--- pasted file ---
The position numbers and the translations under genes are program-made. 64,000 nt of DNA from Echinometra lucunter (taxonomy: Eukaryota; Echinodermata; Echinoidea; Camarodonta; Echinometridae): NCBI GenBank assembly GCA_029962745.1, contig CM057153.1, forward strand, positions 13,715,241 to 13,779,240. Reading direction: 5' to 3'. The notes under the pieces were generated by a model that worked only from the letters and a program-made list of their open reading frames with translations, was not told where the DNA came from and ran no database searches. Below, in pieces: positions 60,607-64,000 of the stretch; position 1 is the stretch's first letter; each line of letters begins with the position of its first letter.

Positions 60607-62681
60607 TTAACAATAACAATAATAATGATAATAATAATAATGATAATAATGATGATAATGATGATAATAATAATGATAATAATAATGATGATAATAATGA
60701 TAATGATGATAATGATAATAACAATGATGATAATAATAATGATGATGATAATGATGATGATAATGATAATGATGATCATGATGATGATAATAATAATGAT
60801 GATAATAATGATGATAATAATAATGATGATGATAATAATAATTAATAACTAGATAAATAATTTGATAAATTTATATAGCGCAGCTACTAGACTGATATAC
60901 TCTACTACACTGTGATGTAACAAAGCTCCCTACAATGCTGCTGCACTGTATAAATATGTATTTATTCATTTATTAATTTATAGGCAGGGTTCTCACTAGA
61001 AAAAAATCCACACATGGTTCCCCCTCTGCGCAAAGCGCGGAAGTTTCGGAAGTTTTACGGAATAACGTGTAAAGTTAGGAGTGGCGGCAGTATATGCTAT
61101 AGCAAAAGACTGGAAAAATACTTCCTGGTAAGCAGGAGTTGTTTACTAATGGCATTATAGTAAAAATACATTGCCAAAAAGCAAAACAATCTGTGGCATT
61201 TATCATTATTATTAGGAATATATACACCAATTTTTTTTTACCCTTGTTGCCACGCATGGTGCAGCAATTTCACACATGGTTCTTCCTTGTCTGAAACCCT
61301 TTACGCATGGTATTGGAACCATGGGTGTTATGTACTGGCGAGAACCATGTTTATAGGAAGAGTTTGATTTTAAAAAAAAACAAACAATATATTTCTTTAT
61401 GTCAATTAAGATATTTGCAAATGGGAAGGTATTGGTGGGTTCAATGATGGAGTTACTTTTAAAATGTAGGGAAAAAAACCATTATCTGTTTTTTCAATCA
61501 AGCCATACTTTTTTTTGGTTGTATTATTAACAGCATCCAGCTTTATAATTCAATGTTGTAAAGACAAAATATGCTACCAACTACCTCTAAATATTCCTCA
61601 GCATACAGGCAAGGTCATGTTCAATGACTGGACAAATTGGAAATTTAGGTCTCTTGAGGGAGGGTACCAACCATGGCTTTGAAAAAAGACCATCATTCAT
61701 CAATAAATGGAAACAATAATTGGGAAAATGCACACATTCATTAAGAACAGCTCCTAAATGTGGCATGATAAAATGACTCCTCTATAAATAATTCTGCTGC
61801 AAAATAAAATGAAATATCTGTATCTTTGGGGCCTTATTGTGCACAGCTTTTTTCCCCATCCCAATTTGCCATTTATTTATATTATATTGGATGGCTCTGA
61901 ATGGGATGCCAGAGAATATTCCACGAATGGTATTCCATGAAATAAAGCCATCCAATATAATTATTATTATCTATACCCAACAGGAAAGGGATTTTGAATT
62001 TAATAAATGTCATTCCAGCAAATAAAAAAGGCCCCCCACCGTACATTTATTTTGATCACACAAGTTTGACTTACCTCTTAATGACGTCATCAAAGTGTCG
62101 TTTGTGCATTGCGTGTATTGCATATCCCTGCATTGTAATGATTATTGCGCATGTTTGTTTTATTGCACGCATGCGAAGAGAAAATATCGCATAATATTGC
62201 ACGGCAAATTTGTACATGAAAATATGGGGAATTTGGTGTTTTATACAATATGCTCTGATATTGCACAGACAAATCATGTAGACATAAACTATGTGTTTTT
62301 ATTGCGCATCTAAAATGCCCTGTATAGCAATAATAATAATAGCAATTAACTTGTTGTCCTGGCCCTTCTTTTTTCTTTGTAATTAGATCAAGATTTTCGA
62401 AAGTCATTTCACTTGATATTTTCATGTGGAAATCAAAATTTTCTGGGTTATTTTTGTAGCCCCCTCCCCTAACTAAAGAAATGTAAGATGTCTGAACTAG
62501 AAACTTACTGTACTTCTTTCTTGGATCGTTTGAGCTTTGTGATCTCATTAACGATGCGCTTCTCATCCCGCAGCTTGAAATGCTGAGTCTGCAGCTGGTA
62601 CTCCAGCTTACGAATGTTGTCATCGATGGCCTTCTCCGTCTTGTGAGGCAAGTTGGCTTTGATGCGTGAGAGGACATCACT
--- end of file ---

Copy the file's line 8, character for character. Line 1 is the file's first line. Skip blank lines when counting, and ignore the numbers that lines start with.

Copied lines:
61101 AGCAAAAGACTGGAAAAATACTTCCTGGTAAGCAGGAGTTGTTTACTAATGGCATTATAGTAAAAATACATTGCCAAAAAGCAAAACAATCTGTGGCATT